Current Decisions

Defense Counsel Journal, October 1998 | Go to article overview
Save to active project

Current Decisions


Former Major Leaguers Fail to Reach First Base

Seymour (Cy) Block played in 17 games for the Chicago Cubs from 1942 to 1946, plus one game in the 1945 World Series. For his career, he batted .302 and struck out three times. Make that four, courtesy of the California Court of Appeal, First District.

In Block v. Major League Baseball, 76 Cal. Rptr.2d 567 (1998), Block and four other major league baseball players who played before 1947 filed a class action in a California state court against Major League Baseball and three other licensing and distribution agencies alleging violations of their statutory and common law rights of publicity by using the "names, voices, signatures, photographs and/or likenesses" on products such as "books, films, trading cards, collector merchandise, memorabilia and apparel" without their consent or compensation. In 1947, the standard major league player contract was revised so that representations of players' likenesses belong to the employing baseball clubs for their use.

After discovery, the plaintiffs moved for class certification, proposing a class of about 800, consisting of "all major league baseball players who played major league baseball before 1947, or, if they are now deceased, their heirs or beneficiaries." They also narrowed the case to seek damages only for unauthorized uses in California since 1992. The trial court denied certification, stating that in view of the diverse factual and legal issues, "it appears to the court that if certified as a class action, this action would in fact become one of multiple lawsuits separately tried," which would not be "advantageous to the judicial process and to the litigants themselves."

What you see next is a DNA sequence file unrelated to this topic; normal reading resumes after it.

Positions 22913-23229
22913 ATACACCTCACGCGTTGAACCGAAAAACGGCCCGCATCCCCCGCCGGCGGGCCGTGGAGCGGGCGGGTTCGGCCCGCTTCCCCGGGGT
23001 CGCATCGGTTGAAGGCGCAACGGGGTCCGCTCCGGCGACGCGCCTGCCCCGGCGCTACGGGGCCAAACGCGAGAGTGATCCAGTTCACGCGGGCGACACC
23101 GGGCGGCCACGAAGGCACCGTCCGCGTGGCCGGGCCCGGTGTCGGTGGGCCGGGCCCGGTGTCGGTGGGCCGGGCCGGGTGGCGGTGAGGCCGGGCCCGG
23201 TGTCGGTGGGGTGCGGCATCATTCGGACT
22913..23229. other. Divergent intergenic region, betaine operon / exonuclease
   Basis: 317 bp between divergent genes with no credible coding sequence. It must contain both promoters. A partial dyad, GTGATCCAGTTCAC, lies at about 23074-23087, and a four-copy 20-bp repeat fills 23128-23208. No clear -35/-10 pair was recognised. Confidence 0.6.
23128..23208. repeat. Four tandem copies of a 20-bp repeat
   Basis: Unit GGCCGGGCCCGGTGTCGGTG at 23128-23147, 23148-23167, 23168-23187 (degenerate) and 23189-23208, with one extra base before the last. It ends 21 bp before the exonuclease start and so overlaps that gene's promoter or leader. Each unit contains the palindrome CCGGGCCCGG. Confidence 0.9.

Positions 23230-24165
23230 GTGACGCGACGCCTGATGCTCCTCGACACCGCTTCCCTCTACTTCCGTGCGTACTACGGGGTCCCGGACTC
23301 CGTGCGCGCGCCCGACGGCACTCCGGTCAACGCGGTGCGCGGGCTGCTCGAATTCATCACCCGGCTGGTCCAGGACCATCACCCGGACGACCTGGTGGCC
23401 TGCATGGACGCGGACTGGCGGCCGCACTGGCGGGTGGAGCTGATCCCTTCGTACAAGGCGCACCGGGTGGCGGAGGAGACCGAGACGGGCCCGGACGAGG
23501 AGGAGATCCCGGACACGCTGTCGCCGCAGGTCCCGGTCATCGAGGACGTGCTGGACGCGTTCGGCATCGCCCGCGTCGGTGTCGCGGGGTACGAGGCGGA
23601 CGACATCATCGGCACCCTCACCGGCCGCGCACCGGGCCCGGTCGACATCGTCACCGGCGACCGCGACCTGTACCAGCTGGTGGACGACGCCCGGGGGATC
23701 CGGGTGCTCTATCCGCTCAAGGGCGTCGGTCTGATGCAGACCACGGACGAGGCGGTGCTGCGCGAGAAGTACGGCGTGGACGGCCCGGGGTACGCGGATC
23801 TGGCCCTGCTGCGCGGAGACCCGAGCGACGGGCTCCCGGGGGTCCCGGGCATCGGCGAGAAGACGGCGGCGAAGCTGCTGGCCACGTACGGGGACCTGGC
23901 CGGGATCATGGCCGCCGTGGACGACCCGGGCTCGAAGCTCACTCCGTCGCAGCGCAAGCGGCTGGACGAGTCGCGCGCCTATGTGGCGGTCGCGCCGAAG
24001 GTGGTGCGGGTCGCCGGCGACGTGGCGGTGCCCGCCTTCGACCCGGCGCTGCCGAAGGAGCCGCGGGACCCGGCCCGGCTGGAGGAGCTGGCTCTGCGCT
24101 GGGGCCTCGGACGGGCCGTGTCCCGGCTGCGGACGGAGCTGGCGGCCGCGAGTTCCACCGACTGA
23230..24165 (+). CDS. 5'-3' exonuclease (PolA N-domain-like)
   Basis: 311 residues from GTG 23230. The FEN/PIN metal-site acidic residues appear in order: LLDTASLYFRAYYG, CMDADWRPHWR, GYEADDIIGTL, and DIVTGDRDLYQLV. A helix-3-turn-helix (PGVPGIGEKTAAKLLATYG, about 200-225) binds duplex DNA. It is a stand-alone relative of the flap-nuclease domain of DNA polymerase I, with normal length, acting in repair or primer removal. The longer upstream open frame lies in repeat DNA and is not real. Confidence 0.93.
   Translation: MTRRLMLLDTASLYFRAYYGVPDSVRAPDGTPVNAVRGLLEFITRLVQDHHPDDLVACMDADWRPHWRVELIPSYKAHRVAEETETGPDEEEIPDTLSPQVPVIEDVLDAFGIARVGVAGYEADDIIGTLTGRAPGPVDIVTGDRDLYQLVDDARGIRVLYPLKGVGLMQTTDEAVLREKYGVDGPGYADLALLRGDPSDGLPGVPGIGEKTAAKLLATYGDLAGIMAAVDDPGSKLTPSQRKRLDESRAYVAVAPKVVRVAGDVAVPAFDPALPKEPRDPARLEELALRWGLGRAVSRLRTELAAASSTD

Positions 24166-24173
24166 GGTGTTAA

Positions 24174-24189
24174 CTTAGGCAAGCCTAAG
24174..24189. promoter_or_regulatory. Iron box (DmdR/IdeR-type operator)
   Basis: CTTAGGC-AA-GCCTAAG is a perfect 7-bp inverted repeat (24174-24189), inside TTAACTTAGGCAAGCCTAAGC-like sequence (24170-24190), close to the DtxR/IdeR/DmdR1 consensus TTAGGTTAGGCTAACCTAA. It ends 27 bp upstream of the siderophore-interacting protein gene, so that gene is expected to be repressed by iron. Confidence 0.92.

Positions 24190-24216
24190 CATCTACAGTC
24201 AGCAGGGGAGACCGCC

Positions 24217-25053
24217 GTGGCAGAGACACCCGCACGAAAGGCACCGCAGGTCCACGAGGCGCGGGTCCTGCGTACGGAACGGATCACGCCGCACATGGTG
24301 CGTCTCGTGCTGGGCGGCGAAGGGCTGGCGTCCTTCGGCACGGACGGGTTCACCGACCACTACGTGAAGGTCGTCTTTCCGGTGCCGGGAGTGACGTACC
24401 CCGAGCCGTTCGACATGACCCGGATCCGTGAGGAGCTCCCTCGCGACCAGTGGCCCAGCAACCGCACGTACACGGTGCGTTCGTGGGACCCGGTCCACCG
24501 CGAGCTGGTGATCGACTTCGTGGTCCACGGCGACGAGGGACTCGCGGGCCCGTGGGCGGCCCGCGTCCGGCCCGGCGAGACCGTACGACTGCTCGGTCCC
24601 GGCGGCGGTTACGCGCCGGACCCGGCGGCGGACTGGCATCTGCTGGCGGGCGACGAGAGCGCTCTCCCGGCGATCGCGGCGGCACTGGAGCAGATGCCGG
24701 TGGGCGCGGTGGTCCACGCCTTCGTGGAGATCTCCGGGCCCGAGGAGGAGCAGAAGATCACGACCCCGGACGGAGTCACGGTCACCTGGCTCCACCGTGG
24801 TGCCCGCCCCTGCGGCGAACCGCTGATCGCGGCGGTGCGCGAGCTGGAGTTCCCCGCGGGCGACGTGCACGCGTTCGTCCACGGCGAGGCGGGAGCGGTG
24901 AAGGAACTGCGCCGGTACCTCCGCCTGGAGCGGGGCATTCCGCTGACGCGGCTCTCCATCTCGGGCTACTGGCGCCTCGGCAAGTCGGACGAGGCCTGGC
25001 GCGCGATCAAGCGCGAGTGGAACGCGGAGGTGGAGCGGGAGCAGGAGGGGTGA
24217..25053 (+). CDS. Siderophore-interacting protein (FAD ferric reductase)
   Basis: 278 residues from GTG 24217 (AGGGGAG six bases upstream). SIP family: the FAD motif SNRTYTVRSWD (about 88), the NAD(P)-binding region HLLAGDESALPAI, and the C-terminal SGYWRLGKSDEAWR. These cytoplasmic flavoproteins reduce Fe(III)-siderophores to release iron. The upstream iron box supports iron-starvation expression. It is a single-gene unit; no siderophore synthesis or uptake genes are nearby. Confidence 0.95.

Reviewing on the abuse of discretion standard, the Court of Appeal agreed that the proposed class did not meet California's community of interest requirement--that is, whether common questions of law or fact predominated. First, there might be the evaluation of thousands of individual claims for usage, a task that would be too daunting. Second, the claims would be complicated by the value of the right of publicity of each class member, values that would have a wide range from stars to player would had only a "cup of coffee" in the major leagues. Third, the statute of limitations periods were complicated because some of the proposed class had remained close to organized baseball, thus raising the possibility of affirmative defenses and the need for individual factual inquiries.


Surprise Video Nixes Plaintiff's Judgment

A repetitive stress injuries plaintiff lost a $293,385 award because her attorney suddenly came up with a last-minute videotape. Rotolo v. Digital Equipment Corp., 150 F.3d 223 (2d Cir. 1998).